Whoo Hoo! Now You Can Make Cards from Your Procreate Art!

I hope you’ve enjoyed this tutorial! If you’re Procreate Curious and would like to know more about drawing in Procreate then I have a few tutorials with YouTube videos that you’ll be interested in. A good post to start with is How to Trace Photos to Draw Stickers in Procreate.

Another fun one to start with is my How to Draw Snowflakes in Procreate. It’s more seasonal. ❄️


MORE FREE GNOME CARDS????

Loving the Gnomes? We can’t stop (won’t stop) all season long!

Here’s one of the sweet Gnome Week collaborations that my crafty friend Lucy Foxworth did last year. She makes little paper houses on Paper Glitter Glue and created this Gnome Home Pop-Up Christmas Card. Seriously, how cute is this?

She has a tutorial and the free design available on her blog!

Photo Credit: Lucy Foxworth

SO CUTE RIGHT? The front of the card…..

Free Design @ Paper Glitter Glue!

… and the inside! Truly, there’s no place like Gnome for the Holidays! (too much pun? 😂)


Love this? Share it!

If you like this tutorial please consider sharing it on social media or pinning the images in it.❤️ This really helps me reach as many people as possible with my tutorials. Thank you!

Thanks for Reading,

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4 thoughts on “How to Make Christmas Cards with Your Procreate Art”

  1. My designs dont print how they appear on screen, although my canvas size is correct and dpi 300! My light pastel colours come out red and yellow. I have good quality 250 matt paper etc.can you help. Do you edit your procreate designs on Adobe PS before printing?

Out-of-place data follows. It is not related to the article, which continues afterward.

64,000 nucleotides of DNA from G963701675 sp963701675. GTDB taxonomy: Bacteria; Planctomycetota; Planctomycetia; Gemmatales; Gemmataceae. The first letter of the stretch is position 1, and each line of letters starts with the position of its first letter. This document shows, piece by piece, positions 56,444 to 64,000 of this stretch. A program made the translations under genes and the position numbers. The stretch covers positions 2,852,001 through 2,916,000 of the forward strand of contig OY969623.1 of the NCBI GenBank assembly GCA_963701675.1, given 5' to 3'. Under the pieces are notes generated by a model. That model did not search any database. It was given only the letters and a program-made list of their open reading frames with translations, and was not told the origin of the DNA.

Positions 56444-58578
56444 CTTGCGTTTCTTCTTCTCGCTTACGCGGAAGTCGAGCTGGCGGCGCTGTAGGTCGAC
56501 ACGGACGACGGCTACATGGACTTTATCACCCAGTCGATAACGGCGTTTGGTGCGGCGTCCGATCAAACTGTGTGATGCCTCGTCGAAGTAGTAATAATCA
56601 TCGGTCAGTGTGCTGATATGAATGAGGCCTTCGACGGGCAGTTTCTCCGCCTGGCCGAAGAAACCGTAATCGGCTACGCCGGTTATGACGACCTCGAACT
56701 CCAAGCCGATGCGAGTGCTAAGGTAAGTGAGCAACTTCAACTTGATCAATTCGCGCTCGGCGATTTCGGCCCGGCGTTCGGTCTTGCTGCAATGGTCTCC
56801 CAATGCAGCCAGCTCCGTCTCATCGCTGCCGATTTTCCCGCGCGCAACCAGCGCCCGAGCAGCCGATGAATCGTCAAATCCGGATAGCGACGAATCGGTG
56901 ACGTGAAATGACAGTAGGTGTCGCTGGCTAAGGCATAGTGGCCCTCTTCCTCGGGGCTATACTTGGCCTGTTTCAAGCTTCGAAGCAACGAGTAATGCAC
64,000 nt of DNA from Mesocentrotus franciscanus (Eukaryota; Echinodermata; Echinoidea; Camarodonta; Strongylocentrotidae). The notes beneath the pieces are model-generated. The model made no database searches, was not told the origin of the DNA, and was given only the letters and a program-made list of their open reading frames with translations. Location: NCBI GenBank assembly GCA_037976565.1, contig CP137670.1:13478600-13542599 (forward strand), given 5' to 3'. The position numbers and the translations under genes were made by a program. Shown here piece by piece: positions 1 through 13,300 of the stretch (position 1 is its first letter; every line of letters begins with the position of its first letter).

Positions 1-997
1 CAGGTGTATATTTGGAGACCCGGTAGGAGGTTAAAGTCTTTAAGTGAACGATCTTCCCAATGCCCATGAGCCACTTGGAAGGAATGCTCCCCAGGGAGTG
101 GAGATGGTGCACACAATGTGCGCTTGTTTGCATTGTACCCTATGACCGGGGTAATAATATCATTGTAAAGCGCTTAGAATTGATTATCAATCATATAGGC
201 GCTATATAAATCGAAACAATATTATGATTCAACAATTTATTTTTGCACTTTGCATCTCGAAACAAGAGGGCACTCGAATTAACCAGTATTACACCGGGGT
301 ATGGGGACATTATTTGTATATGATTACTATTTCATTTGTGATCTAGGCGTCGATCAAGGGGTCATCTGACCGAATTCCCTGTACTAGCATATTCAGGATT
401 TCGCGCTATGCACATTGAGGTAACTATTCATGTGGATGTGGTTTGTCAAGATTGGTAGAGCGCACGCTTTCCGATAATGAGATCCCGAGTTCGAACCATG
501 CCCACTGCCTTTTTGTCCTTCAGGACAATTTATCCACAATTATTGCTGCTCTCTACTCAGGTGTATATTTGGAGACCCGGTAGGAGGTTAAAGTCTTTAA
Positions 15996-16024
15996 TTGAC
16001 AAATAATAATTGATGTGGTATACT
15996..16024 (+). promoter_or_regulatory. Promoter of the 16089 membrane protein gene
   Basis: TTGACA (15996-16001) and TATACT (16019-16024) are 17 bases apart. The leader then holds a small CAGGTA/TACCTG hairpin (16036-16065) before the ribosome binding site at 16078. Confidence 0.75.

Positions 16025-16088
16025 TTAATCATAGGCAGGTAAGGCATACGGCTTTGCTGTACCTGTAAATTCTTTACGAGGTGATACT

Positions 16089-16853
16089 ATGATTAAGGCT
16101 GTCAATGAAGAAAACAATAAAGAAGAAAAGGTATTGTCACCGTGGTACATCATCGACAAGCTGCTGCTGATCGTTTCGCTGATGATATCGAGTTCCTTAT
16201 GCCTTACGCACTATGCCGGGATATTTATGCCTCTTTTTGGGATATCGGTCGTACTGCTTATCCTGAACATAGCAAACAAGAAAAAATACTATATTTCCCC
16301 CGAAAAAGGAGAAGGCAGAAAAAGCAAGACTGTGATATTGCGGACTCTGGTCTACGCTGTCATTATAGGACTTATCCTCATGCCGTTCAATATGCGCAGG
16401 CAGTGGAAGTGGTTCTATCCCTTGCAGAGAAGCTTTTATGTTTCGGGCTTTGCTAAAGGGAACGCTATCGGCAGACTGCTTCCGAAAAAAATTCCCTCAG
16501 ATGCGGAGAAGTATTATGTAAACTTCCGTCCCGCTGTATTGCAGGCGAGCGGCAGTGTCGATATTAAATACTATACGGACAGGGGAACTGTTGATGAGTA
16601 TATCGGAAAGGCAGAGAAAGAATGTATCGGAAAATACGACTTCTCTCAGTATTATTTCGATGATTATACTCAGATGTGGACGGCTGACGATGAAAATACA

1. You can edit in PS- in fact I’ve read you can export your procreate designs as PSD layers and open them in Photoshop. I kind of think it may be a printer problem though. Do you know what your color profile for your canvas is set at? Usually P3 is the default but you can do RGB or CYMK. I know my printer converts from RGB to CYMK automatically. Are you having trouble printing anything else? Is your printer running out of some ink?

  2. What type of card stock are you using? I tried: Heavy Digital Smooth White Cover Card Stock, 8-1/2 x 11 Letter Size 100 lb., 270 gsm and when I fold it it cracks/torn-looking.

    1. Hi! 100lb. Is considered heavy cardstock. For something like this you’re better off with 65 lb. Your printer will like you better too. The heavier cardstocks often don’t want to bend in the standard printers. Also, you want to make sure you’re scoring your paper first with a bone folder or scoring tool. It really makes all the difference!